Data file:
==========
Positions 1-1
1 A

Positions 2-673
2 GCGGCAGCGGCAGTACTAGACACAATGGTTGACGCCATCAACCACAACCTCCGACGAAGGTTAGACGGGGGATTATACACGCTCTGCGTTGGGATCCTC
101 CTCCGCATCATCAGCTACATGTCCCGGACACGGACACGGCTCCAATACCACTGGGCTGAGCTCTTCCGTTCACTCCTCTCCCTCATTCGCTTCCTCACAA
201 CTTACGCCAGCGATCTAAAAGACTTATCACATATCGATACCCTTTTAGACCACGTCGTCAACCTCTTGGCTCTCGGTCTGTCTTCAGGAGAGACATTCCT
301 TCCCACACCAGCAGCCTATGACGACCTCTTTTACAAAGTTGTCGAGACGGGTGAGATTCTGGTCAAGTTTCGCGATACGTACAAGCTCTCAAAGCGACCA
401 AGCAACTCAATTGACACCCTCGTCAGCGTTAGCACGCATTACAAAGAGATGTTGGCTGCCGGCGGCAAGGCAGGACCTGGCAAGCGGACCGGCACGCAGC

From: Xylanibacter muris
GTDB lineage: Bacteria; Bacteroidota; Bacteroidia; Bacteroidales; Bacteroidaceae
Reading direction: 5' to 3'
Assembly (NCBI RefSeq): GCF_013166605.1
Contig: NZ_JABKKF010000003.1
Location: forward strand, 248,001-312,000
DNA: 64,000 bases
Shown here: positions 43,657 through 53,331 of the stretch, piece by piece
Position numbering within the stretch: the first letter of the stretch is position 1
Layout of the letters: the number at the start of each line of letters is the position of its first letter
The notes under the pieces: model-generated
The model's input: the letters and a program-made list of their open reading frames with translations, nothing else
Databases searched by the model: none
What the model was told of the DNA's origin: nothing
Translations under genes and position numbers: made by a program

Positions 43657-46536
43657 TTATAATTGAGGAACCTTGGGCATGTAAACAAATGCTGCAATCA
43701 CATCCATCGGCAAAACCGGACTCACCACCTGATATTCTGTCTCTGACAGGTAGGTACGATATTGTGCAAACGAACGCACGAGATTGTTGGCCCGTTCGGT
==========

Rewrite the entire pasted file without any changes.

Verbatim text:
Positions 1-1
1 A

Positions 2-673
2 GCGGCAGCGGCAGTACTAGACACAATGGTTGACGCCATCAACCACAACCTCCGACGAAGGTTAGACGGGGGATTATACACGCTCTGCGTTGGGATCCTC
101 CTCCGCATCATCAGCTACATGTCCCGGACACGGACACGGCTCCAATACCACTGGGCTGAGCTCTTCCGTTCACTCCTCTCCCTCATTCGCTTCCTCACAA
201 CTTACGCCAGCGATCTAAAAGACTTATCACATATCGATACCCTTTTAGACCACGTCGTCAACCTCTTGGCTCTCGGTCTGTCTTCAGGAGAGACATTCCT
301 TCCCACACCAGCAGCCTATGACGACCTCTTTTACAAAGTTGTCGAGACGGGTGAGATTCTGGTCAAGTTTCGCGATACGTACAAGCTCTCAAAGCGACCA
401 AGCAACTCAATTGACACCCTCGTCAGCGTTAGCACGCATTACAAAGAGATGTTGGCTGCCGGCGGCAAGGCAGGACCTGGCAAGCGGACCGGCACGCAGC

From: Xylanibacter muris
GTDB lineage: Bacteria; Bacteroidota; Bacteroidia; Bacteroidales; Bacteroidaceae
Reading direction: 5' to 3'
Assembly (NCBI RefSeq): GCF_013166605.1
Contig: NZ_JABKKF010000003.1
Location: forward strand, 248,001-312,000
DNA: 64,000 bases
Shown here: positions 43,657 through 53,331 of the stretch, piece by piece
Position numbering within the stretch: the first letter of the stretch is position 1
Layout of the letters: the number at the start of each line of letters is the position of its first letter
The notes under the pieces: model-generated
The model's input: the letters and a program-made list of their open reading frames with translations, nothing else
Databases searched by the model: none
What the model was told of the DNA's origin: nothing
Translations under genes and position numbers: made by a program

Positions 43657-46536
43657 TTATAATTGAGGAACCTTGGGCATGTAAACAAATGCTGCAATCA
43701 CATCCATCGGCAAAACCGGACTCACCACCTGATATTCTGTCTCTGACAGGTAGGTACGATATTGTGCAAACGAACGCACGAGATTGTTGGCCCGTTCGGT